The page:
The majority of the leaders that I know, including myself, all have an over-inflated view of their Emotional Intelligence. We all know how important it is to leadership, we have all read the requisite books on the subject leading many of us to believe that we have mastered it.
But EQ takes time to develop, and we need to work on it constantly to get better at it.
It’s not always a comfortable process either, and it can be easy to gloss over EQ and focus on other areas of development, such as technical or managerial.
Here are five signs that your EQ might not be as good as you think it is, and that it needs more work!
People leave bosses, not companies, and the odds are that there is a 50% chance they are leaving because of your management style. If your department has a higher than average turnover, then this is a clear sign that you have some room for improvement in your emotional intelligence.
When you advertise new positions, if there are very few internal candidates, then clearly there could be an issue that your reputation proceeds you and that people don’t want to work for you.
Leadership is a people business, and our teams talk, they let people know whether who are the good bosses and which bosses need to be avoided.
In one of my first leadership positions, I found that my team was reluctant to keep me in the loop, and this was because I couldn’t resist getting involved and looking to make improvements. While this seems like a good idea when you do that you take ownership away from the teams, and you make success more about you than them. We need to be able to delegate and let go, and if our teams are keeping us out of the loop, it’s because we are struggling to let go.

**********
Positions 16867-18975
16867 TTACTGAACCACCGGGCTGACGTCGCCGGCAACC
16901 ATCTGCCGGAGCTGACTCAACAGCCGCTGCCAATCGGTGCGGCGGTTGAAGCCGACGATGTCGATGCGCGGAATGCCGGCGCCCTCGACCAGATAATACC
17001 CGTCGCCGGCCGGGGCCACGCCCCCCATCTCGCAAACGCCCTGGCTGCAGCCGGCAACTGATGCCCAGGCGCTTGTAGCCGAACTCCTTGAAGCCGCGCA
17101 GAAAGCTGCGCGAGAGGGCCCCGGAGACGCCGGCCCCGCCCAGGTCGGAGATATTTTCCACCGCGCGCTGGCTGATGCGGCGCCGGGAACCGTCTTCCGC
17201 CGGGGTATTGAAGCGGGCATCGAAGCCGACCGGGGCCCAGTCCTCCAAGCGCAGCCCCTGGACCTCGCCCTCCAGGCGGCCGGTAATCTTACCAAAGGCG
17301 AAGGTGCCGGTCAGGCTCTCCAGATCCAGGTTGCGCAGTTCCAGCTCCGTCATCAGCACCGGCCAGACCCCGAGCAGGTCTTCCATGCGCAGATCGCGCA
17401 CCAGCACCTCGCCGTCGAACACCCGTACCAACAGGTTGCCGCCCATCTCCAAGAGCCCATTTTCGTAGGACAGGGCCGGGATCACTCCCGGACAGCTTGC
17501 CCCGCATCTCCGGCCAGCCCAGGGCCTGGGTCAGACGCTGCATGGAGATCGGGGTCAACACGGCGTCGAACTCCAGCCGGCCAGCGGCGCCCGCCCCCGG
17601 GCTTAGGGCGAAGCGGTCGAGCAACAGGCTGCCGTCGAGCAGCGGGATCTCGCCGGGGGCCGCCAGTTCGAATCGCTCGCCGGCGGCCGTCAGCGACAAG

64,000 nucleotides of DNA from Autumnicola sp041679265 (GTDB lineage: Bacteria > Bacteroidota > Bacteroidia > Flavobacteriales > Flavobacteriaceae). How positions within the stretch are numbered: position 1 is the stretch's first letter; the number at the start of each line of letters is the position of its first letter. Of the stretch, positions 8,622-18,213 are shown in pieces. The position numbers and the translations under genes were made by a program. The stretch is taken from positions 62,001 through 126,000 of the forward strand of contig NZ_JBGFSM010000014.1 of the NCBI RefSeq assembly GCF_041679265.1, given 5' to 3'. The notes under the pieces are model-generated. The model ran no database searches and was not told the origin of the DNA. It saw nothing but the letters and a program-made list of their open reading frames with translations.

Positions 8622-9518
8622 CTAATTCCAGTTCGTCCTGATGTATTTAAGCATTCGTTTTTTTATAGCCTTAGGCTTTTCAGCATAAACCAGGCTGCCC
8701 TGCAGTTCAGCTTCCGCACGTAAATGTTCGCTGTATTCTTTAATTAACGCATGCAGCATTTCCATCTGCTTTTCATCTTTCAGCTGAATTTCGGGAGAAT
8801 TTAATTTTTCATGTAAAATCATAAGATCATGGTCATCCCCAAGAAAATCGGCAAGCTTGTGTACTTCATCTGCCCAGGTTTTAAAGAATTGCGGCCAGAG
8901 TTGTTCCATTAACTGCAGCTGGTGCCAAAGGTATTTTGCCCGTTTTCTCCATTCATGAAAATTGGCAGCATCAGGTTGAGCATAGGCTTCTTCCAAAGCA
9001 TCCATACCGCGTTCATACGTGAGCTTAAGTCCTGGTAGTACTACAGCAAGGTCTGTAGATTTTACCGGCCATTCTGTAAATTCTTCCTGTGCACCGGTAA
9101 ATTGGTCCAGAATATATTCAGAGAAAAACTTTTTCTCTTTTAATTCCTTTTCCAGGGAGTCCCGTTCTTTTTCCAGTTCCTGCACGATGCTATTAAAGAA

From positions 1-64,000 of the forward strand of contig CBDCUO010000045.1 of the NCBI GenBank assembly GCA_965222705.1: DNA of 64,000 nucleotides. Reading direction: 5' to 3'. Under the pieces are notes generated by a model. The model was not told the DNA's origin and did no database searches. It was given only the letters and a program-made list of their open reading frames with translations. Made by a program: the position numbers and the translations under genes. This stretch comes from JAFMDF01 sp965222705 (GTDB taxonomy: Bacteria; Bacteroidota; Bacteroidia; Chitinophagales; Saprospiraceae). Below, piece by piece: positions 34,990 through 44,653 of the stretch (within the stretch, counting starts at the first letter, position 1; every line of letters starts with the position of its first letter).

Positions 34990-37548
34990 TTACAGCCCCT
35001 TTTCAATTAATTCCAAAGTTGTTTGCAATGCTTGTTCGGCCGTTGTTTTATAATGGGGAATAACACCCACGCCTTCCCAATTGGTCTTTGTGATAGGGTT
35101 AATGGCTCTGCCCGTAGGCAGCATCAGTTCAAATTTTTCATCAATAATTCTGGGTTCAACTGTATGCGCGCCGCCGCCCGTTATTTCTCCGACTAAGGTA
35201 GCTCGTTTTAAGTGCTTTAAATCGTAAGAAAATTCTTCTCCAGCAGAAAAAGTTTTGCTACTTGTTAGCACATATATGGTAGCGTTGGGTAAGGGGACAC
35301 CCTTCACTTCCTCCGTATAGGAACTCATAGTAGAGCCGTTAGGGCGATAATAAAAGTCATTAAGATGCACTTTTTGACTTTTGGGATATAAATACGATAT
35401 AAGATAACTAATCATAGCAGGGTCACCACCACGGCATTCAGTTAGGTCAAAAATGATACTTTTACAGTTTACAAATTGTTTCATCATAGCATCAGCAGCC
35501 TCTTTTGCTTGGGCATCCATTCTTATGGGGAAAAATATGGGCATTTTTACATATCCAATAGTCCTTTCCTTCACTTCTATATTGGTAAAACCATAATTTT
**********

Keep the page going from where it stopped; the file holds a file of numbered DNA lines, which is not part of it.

We all want to be praised, and the more we praise people, the more they will reciprocate it back to us. If you are not receiving praise from your team, then they clearly are not feeling the love from you. It’s also the same with trust, if we are not feeling the trust of our teams it’s because they are not feeling it from us.
Most people want to have a good connection and relationship with their boss. They will usually take any opportunity to speak with their boss, whether it’s about yesterday’s game, the weather, a vacation, to try and get to know them better and strengthen the bond. If your team is all business and keeps small talk to a minimum, that’s indicative that they want to keep the relationship on a purely professional level.
Having a high EQ helps us to become better leaders, which then aids improvement in engagement, teamwork, and performance.
We need to have a clear sense of how we are doing, and by taking a check on these five things can help us improve.
Gordon is a Global Gurus Top 25 Leadership Speaker if you would like to book Gordon to speak at your company or event contact us at firstname.lastname@example.org.